Questions of Travel

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Questions of Travel, Michelle de Kretser, book reviewQuestions of Travel by Michelle de Kretser was one of my favourite books of 2012 although technically it was only released in 2013. I read a lot of books. Even with a well stocked Kindle, piles of the things build up around my home threatening to topple over and attack my cats. Often at the end of a week I can’t even remember what I’ve read because I get through so many books. But only relatively rarely – perhaps half a dozen times a year – does a book take over my life, forces me to put all the non-essential things on hold and focus all my attention on it. When I received Questions of Travel by Michelle de Kretser as an uncorrected proof back in October or November last year, it took over my life.

Unfortunately since my life involves a lot of travel – you might start to see why it was so clearly the book for me – I was restricted in how much time I could give it because it was just such an enormous book. Running to over 500 pages in the large format pages, it was simply too big to take away with me. I reluctantly left it at home like a new lover, waving it goodbye as I headed to the airport, thinking of it the whole time I was away and returning hungry and excited to carry on reading when I got back at the end of the week. I know it sounds crazy but this book got under my skin and wouldn’t leave me alone. It’s hard to explain why I loved it so much. Undoubtedly the theme of travel got me hooked but once I’d started, it was the fabulous development of the two main characters that kept me reading.

Australian Laura travels to leave behind an unhappy childhood, funded by an inheritance from a maiden aunt and inspired by a box of her aunt’s travel mementos – an opera programme, a glass bead, a restaurant menu. We’re introduced to a thoughtful young woman, one who intends to save an ant from the bathroom sink but forgets and washes her hands. She muses that “perhaps suffering isn’t a sign that God is absent or indifferent or cruel. Perhaps all the horrible things happen because he gets distracted”.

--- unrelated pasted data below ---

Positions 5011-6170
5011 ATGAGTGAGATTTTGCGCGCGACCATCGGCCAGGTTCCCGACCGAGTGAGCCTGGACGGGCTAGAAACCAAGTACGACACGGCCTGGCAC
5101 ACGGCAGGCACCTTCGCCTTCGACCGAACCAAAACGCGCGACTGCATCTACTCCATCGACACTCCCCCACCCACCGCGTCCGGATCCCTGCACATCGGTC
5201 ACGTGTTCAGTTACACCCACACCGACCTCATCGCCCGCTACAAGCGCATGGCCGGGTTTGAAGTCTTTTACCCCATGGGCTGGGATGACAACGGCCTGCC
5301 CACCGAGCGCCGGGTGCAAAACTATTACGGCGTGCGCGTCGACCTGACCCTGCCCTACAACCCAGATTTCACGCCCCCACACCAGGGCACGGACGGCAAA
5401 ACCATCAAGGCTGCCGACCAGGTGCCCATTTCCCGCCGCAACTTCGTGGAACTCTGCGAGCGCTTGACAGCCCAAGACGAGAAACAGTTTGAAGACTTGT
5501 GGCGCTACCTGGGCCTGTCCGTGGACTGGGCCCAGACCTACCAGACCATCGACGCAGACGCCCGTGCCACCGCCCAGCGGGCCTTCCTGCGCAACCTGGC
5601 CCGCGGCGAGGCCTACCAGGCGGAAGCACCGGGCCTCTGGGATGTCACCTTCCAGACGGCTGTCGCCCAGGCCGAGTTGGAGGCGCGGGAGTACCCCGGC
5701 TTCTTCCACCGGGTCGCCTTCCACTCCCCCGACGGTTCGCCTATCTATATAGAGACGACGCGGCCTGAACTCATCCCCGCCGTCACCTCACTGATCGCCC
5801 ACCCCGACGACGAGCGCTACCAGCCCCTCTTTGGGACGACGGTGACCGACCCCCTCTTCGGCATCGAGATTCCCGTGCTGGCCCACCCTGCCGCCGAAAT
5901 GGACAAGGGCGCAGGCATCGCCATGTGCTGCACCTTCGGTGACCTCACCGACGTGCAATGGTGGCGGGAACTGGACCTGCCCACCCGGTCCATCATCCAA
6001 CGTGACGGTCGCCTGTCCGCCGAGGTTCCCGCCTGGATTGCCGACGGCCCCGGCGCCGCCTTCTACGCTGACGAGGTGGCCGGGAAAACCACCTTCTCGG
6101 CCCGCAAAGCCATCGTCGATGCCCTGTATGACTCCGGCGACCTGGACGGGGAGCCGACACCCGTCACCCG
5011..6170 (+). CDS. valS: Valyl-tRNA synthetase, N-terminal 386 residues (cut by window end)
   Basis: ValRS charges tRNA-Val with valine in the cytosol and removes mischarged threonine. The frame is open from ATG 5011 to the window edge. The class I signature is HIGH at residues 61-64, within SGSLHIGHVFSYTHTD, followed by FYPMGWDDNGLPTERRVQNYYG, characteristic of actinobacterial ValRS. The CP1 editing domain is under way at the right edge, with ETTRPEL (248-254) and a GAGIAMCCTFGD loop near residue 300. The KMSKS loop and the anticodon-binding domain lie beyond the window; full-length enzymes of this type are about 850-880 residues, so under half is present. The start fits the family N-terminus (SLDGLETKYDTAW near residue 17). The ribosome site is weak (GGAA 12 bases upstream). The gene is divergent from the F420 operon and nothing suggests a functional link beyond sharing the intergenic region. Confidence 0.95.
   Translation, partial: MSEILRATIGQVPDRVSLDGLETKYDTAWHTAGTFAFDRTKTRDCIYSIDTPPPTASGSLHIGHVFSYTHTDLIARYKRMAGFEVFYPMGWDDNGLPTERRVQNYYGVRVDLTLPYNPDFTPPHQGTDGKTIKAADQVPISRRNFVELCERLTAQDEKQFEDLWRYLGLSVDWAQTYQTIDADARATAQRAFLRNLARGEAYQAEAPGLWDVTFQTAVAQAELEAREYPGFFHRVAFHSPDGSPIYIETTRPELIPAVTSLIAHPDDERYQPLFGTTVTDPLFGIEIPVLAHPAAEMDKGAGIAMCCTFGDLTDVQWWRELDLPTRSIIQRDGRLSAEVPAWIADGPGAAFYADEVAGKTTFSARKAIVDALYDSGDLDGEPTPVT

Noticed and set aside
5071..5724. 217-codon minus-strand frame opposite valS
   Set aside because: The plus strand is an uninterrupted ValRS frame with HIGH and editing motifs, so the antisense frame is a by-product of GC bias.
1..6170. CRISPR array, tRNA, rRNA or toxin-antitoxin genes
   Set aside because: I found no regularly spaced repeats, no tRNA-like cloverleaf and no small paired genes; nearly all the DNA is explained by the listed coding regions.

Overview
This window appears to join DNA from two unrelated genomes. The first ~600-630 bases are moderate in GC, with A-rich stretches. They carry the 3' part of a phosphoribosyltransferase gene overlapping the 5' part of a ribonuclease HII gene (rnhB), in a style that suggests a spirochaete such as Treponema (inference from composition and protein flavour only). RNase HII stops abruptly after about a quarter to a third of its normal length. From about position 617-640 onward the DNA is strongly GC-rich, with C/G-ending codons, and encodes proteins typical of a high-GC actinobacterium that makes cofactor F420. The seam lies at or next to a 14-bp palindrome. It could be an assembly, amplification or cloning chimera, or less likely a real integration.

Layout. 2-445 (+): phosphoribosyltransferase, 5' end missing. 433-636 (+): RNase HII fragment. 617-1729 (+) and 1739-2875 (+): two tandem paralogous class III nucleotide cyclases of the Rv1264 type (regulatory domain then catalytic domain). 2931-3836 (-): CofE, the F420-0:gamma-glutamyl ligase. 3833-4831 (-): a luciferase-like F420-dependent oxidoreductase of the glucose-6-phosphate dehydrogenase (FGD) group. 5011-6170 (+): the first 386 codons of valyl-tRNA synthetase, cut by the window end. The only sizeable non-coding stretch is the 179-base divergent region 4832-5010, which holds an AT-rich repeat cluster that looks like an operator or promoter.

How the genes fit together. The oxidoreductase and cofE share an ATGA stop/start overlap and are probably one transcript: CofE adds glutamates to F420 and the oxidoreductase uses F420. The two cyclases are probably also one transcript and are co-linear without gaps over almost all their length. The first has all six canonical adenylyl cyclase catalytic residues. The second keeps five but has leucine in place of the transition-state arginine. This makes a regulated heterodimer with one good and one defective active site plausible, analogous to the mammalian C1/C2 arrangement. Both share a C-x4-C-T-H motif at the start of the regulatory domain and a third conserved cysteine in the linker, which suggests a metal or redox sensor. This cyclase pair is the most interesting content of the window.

With no need to earn a living, she bounces around the world, Asia, Europe, back eventually to Australia to write guidebooks for a company clearly inspired by Lonely Planet. Off again to research new destinations, bouncing about like a homeless person. Laura is a plain woman, not blessed with any great beauty or sensuality and she takes love – or sex – where she finds it, falling into bed with men as part of her travel story. She visits places as a tourist, lives in other cities for extended periods, researches places for their inclusion in her guides. She is – as my mother would say – someone with ‘ants in her pants’. With nothing to tie her to home, she wanders the world. Sometimes happy, not always fulfilled, searching for something that’s unexpressed and unfound.

Sri Lankan Ravi doesn’t especially want to travel until his life is put in danger by the political campaigning of his wife and her colleagues. He has to seek asylum, fleeing his homeland and shocking violent events to look for sanctuary in Australia. Like Laura he doesn’t ever entirely fit in. Even when things go well for him he can’t quite relax into just being. He’s aided in his search for a place to call home by a variety of earnest and well meaning women who seem to scare and intimidate him. He finds everything strange and eschews comfort and ease, almost as if feeling he doesn’t deserve it.